183 tein mass. Thus, the regulation of nitrogen (protein) balance and growth in the liver is primarily exerted at the level of protein degradation. The liver is subject to regulation by an enormous number of hormones, metabolites and other "differones" [9,10] and a few of these, such as amino acids [ 1 1 - - 1 3 ] , thyroid hormone [ 1 3 ] , insulin [ 1 1 - - 1 4 ] , glucagon [15] and the cyclic nucleotides [15,16] have been implicated in the control of liver growth and protein synthesis. However, the lack of satisfactory in vitro systems and techniques has precluded a precise analysis of h o w the various hepatotropic growth-regulatory factors (known and unknown) interact. The recent development of techniques for the preparation of intact isolated rat liver cells in high yield [ 17] n o w makes it possible to study protein metabolism under controlled conditions. In the present paper, the general protein-metabolic state of freshly isolated rat hepatocytes is described. A preliminary report of these results was presented at a recent meeting [ 1 8 ] . Materials and Methods Male Wistar rats (250--300 g) were maintained on an "8 + 1 6 " controlled feeding and illumination schedule [ 1 9 ] , and used for liver cell preparation at the end of the 16 h fasting period. Isolated hepatocytes were prepared by the two-step m e t h o d of collagenase perfusion [17,20]. The hepatocytes were incubated at 37°C in buffered salt solution (4.0 g NaC1, 0.4 g KC1, 0.15 g KH~PO~, 0.1 g Na2SO4, 0.13 g MgC12 • 6 H20, 0.18 g CaCI~ • 2 H20, 7.2 g HEPES, 6.9 g TES, 6.5 g Tricine, 2.1 g NaOH and H:O to 1000 ml, pH 7.6 at 37°C) as previously described [ 1 7 , 2 1 ] , at a cell concentration of 50--100 mg/ml (wet weight). Perchloric acid extracts of the incubated cell samples were used for analysis of the total amino acids (ninhydrin method, ref. 22), urea and ammonia (nesslerization according to Sigma urea nitrogen kit No. 14). Ammonia was usually present at a very low level, and was routinely included in the urea analysis. The total loss of nitrogen from the cells was estimated as the sum of amino acid and urea formation. When amino acid consumption exceeded amino acid formation, the nitrogen loss corresponded to urea formation minus amino acid consumption. Glucose and lactate were measured by enzymatic methods as previously described [ 21]. The amino acid concentration of the incubation medium was varied by adding an amino acid mixture of the composition previously given [23]. The mixture contained all the 20 amino acids found in protein, plus ornithine and citrulline, at relative concentrations corresponding roughly to the equilibrium levels established in perfused livers [24--30] and found in normal rat plasma [13,25,26,28,31--35]. The a m o u n t of amino acids added is expressed in multiples of the " n o r m a l " plasma or perfusate concentration as previously defined [ 2 3 ] . Incorporation of amino acids into protein was measured by adding a tracer dose (75 nCi/ml) of a l~C-labelled protein hydrolysate (Amersham CFB. 25) to the medium and precipitating the protein as previously described [ 2 3 ] . Controlled cell damage was produced by subjecting hepatocyte suspensions to the rapid vibrations of a Vortex mixer for defined periods of time; the resulting viability was determined by the trypan blue exclusion test [17]. Com-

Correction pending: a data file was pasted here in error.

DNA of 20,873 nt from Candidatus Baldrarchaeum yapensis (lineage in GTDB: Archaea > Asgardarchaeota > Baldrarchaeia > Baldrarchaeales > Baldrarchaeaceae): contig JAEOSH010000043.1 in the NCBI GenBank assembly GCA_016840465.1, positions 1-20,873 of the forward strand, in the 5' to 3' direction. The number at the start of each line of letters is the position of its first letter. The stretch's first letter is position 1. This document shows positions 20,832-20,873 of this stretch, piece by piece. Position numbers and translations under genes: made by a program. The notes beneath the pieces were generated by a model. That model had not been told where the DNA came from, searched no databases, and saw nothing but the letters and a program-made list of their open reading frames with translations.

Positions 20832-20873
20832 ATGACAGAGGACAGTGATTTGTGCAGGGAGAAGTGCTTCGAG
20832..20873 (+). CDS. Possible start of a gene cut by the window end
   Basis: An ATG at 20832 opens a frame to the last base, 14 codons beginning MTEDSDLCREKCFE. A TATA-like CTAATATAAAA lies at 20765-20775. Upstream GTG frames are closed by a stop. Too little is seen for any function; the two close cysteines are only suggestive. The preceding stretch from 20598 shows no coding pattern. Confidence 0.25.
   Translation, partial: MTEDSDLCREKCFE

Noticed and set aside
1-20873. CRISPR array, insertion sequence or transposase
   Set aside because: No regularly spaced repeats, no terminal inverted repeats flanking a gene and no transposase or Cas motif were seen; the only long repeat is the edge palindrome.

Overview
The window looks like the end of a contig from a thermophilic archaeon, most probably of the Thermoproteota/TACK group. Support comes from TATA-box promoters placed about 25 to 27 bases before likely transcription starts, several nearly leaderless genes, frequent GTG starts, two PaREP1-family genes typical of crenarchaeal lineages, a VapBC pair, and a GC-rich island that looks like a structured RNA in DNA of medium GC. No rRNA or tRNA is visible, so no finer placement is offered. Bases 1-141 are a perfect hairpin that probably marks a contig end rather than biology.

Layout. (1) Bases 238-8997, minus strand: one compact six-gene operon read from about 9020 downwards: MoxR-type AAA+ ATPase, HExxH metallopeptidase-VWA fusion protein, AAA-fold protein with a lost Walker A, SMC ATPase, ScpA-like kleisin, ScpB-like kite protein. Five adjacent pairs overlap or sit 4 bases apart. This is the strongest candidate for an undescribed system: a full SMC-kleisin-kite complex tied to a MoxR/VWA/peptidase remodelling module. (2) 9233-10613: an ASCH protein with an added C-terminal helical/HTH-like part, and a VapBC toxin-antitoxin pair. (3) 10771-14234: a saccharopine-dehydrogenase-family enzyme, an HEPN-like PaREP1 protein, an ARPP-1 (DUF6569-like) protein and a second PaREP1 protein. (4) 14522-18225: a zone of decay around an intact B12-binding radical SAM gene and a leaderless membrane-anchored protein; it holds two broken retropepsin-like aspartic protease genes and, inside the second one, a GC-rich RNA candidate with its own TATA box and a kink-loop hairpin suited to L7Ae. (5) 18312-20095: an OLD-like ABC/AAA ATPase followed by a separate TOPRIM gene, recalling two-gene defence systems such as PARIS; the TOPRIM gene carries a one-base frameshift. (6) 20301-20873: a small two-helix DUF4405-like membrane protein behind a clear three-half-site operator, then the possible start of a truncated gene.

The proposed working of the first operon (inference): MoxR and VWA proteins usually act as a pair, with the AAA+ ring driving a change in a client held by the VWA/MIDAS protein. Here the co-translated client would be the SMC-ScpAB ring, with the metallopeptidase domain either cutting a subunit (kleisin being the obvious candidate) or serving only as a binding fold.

plete cell damage (0% viability) was produced by freezing the cell suspension in liquid nitrogen. Dulbecco's medium was purchased from GIBCO (powdered medium); the various biochemicals from Sigma. Results and Discussion

Autoregulation o f amino acid levels When incubated at 37°C in amino acid-free suspension buffer [ 2 0 ] , isolated rat hepatocytes release amino acids into the medium (Fig. 1). This does not represent leakage of intracellular amino acids, because the intracellular amino acid level is maintained constant throughout the incubation [ 1 8 , 2 3 l . The amino acids released are a mixture of all the 20 amino acids found in protein (unpublished observations), and can only be derived from the degradation of endogenous protein. A similar "conditioning" of the medium was found by Miller [24] and by Schimassek and Gerok [25] to occur during perfusion of the isolated rat liver, also with maintenance of a constant intracellular amino acid level [ 2 5 ] . In the liver perfusion system, the amino acid concentrations in the perfusate eventually reach equilibrium levels very close to the normal plasma concentrations, except for the non-metabolizable amino acids leucine, isoleucine and valine, which accumulate continuously [ 2 4 - - 3 0 ] . Fig. 1 shows that isolated hepatocytes, like the perfused liver [ 2 4 ] , adjust the extracellular amino acid levels by consuming amino acids when these are added at a high concentration. The rate of urea formation is greatly increased in this situation (Fig. 2), indicating amino acid catabolism (transamination and i




100 i








~ ~5o~~

~8o ~ "~

125 ~ ~

~E 6 o

~~ ~ ~

z~ ~~


~ 75 ~ ~

~ 0~



r~ "-8




~o~ ~,















Protein-catabolic stage of isolated rat hepatocytes.

182 Biochimica et Biophysica Acta, 496 (1977) 182--191 © Elsevier/North-Holland Biomedical Press BBA 28123 PROTEIN-CATABOLIC STATE OF ISOLATED RAT H...
571KB Sizes 0 Downloads 0 Views